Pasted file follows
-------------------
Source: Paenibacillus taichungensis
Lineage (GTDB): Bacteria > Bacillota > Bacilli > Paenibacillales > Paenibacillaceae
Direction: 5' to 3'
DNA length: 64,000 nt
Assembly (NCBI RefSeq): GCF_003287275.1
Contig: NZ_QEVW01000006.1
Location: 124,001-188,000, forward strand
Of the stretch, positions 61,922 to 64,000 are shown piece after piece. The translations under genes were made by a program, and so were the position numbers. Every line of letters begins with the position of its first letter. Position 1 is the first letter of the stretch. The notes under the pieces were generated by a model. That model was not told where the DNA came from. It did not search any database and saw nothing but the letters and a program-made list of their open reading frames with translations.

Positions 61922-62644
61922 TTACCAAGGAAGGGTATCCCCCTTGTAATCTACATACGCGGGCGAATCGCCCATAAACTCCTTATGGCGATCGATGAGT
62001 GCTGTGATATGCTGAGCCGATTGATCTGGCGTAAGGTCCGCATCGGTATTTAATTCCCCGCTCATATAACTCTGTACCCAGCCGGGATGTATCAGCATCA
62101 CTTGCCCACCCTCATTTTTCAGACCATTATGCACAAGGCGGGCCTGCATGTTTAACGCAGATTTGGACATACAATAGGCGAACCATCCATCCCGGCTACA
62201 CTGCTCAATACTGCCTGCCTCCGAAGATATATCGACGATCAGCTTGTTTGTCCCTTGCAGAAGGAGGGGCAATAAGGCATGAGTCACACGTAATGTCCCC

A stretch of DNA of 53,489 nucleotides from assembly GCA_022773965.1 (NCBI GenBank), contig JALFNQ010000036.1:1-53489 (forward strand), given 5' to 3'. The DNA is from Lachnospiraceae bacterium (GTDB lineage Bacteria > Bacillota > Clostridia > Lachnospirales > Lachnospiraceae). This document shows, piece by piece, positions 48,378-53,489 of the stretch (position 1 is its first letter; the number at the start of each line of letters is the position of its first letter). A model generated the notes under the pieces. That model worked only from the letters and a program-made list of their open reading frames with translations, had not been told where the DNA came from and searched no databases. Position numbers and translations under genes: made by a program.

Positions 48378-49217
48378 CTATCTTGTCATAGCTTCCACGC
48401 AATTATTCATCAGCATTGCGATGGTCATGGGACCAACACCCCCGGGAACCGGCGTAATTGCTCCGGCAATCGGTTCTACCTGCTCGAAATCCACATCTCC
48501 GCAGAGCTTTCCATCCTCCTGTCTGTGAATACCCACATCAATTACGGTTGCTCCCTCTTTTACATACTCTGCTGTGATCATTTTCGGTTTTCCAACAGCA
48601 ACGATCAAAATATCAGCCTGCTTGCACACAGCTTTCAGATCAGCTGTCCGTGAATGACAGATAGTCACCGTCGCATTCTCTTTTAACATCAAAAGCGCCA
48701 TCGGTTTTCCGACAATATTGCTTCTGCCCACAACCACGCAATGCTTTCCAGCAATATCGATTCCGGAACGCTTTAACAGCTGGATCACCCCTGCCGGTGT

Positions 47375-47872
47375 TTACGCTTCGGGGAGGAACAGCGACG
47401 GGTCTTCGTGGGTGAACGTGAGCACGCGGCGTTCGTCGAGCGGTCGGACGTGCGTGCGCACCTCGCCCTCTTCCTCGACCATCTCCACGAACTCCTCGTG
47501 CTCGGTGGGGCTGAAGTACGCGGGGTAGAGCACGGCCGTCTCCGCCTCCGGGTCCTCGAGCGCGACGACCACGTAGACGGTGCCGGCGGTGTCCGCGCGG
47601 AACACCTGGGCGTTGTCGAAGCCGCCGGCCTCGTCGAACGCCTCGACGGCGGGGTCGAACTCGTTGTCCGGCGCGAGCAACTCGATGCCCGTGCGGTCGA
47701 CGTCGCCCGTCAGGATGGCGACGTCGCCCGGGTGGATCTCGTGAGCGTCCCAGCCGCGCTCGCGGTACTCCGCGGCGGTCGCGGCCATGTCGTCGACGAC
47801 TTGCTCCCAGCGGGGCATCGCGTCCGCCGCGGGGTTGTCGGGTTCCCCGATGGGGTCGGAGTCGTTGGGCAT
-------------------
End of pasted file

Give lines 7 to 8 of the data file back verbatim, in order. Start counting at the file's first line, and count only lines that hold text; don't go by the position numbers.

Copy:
Location: 124,001-188,000, forward strand
Of the stretch, positions 61,922 to 64,000 are shown piece after piece. The translations under genes were made by a program, and so were the position numbers. Every line of letters begins with the position of its first letter. Position 1 is the first letter of the stretch. The notes under the pieces were generated by a model. That model was not told where the DNA came from. It did not search any database and saw nothing but the letters and a program-made list of their open reading frames with translations.